General Motors ordered a half-million replacement ignition switches to fix Chevrolet Cobalts and other small cars almost two months before it officially alerted federal safety regulators to the problem, according to emails viewed by The Wall Street Journal. The company’s recall of about 2.5 million vehicles is centered around a switch issue, which is said to have caused 30 deaths.
The emails were reportedly sent in mid-December 2013 between a GM contract worker and GM’s ignition-switch supplier, Delphi Automotive PLC, indicating that the automaker placed a Dec. 18 order for 500,000 replacement switches, a day after its senior executives held a meeting. GM announced its recall in February 2014.
“This is simply mind-blowing in its raw evilness,” said Bob Hilliard, lead counsel for the personal injury and wrongful death plaintiffs in the Federal Multi District Litigation against General Motors. “GM should have notified its customers immediately to take all weight off of their keychains. By the time GM actually ordered these parts, it had to have already spent months making the decision to place the order,” Hilliard said in a statement.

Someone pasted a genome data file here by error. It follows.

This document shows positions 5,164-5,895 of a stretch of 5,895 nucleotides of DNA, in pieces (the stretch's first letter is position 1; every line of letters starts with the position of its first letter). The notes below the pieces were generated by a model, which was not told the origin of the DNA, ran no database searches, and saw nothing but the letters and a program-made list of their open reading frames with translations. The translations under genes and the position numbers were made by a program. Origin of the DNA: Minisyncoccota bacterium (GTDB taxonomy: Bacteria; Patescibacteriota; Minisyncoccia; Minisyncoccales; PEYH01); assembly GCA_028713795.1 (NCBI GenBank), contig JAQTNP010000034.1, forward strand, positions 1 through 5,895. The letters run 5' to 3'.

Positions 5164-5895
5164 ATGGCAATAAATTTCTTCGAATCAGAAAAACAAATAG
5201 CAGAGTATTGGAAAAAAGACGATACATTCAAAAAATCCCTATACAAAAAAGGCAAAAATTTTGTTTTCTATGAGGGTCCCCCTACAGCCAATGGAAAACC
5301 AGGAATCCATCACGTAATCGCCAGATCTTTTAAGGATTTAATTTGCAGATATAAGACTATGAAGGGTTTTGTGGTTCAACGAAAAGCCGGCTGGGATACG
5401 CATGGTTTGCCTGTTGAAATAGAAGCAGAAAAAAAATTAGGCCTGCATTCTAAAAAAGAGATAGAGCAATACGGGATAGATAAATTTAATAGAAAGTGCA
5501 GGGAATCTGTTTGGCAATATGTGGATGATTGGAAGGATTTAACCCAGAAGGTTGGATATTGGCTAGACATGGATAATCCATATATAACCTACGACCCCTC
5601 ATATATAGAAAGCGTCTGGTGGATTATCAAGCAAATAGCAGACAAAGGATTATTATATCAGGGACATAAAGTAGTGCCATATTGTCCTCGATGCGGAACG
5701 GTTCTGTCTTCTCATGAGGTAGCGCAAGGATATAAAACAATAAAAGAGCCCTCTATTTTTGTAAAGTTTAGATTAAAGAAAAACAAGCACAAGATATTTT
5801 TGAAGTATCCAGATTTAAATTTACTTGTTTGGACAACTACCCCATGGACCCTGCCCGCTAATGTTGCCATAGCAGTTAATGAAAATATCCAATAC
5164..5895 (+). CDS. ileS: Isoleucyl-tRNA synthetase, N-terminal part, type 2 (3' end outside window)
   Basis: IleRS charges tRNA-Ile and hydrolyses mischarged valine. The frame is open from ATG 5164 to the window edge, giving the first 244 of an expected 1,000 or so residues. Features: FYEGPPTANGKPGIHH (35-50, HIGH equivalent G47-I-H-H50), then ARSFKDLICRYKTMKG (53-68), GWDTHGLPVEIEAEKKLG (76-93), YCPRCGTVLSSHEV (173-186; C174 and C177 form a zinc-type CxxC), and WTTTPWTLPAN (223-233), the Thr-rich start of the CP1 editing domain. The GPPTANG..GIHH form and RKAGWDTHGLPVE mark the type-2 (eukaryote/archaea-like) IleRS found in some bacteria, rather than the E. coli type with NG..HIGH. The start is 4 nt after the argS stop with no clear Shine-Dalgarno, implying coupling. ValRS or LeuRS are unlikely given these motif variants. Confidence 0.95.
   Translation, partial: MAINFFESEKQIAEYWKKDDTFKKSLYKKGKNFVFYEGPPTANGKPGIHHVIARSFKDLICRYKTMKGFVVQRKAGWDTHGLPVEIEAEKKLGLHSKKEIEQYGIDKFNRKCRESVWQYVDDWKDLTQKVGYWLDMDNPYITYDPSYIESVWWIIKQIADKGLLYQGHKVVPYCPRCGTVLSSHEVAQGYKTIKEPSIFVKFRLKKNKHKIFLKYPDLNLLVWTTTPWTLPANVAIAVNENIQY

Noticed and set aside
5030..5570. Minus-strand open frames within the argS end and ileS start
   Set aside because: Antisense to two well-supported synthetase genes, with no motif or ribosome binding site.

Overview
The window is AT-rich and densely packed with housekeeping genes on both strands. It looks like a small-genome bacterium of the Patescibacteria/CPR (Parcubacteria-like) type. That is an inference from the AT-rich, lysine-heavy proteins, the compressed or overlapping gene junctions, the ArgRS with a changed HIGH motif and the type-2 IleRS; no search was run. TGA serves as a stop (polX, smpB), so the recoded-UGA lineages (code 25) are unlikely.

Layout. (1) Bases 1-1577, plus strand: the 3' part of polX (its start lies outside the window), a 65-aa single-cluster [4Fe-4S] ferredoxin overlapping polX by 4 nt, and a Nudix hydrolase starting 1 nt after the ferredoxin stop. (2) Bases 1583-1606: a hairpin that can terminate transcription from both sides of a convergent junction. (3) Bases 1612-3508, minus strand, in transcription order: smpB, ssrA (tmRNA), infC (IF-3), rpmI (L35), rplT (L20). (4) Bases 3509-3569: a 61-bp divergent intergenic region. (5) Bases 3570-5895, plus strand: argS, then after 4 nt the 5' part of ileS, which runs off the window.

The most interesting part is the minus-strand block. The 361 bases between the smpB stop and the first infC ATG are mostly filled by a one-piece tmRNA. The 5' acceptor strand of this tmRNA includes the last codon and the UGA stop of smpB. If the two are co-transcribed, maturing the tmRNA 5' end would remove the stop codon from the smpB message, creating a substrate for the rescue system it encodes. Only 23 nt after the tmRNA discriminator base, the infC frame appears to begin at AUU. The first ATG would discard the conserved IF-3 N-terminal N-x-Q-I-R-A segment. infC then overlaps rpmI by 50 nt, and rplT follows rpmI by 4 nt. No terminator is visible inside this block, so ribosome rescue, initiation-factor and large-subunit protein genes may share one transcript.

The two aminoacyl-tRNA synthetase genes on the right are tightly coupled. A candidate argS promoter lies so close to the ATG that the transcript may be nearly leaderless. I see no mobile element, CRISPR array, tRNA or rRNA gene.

So far, 61 claims have been deemed eligible for compensation, including 30 deaths and 31 injuries. A federal judge in Manhattan has set Jan. 11, 2016, for the first trial in consolidated litigation against General Motors over a series of safety issues, including a faulty ignition switch.
GM has faced serious criticism for waiting 11 years to begin recalling millions of cars with ignition-switch problems that have been linked to fatalities. The switch in question can slip out of position, stalling the vehicle and disabling air bags. The defect led to the recall of 2.6 million vehicles earlier this year. But even if customers could have followed handling instructions effectively, that wouldn’t have solved the actual problem. Eventually the ignition switches would have slipped out of position after consistent and normal, use.
Unfortunately, General Motors seems to constantly face criticism for taking too long to issue a recall. In fact, they have waiting eleven years to start issuing recalls for millions of cars with potential ignition switch defects which have also been linked to fatalities.
Representatives for GM and Delphi Automotive did not immediately respond to emails seeking comment on the matter.